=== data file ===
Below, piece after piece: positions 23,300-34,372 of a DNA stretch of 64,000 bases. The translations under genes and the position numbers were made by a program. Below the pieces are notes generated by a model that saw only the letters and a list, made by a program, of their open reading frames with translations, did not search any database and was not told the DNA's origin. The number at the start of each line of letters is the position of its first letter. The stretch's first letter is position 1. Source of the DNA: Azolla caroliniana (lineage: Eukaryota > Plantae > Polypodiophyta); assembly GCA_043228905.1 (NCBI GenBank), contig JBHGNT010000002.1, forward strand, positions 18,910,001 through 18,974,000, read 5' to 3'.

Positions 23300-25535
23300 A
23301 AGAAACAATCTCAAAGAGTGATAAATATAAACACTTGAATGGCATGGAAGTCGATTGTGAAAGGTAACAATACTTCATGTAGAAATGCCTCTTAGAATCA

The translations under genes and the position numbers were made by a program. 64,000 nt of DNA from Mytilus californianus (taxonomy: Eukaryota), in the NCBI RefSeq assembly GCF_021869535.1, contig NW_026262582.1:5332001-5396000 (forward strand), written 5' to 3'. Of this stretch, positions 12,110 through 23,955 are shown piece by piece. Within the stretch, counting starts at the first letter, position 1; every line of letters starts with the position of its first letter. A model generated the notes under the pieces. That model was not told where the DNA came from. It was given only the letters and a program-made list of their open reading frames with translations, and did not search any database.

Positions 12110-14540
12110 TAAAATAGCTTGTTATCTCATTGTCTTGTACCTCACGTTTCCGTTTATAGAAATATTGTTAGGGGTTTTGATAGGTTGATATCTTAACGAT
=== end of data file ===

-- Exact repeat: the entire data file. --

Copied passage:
Below, piece after piece: positions 23,300-34,372 of a DNA stretch of 64,000 bases. The translations under genes and the position numbers were made by a program. Below the pieces are notes generated by a model that saw only the letters and a list, made by a program, of their open reading frames with translations, did not search any database and was not told the DNA's origin. The number at the start of each line of letters is the position of its first letter. The stretch's first letter is position 1. Source of the DNA: Azolla caroliniana (lineage: Eukaryota > Plantae > Polypodiophyta); assembly GCA_043228905.1 (NCBI GenBank), contig JBHGNT010000002.1, forward strand, positions 18,910,001 through 18,974,000, read 5' to 3'.

Positions 23300-25535
23300 A
23301 AGAAACAATCTCAAAGAGTGATAAATATAAACACTTGAATGGCATGGAAGTCGATTGTGAAAGGTAACAATACTTCATGTAGAAATGCCTCTTAGAATCA

The translations under genes and the position numbers were made by a program. 64,000 nt of DNA from Mytilus californianus (taxonomy: Eukaryota), in the NCBI RefSeq assembly GCF_021869535.1, contig NW_026262582.1:5332001-5396000 (forward strand), written 5' to 3'. Of this stretch, positions 12,110 through 23,955 are shown piece by piece. Within the stretch, counting starts at the first letter, position 1; every line of letters starts with the position of its first letter. A model generated the notes under the pieces. That model was not told where the DNA came from. It was given only the letters and a program-made list of their open reading frames with translations, and did not search any database.

Positions 12110-14540
12110 TAAAATAGCTTGTTATCTCATTGTCTTGTACCTCACGTTTCCGTTTATAGAAATATTGTTAGGGGTTTTGATAGGTTGATATCTTAACGAT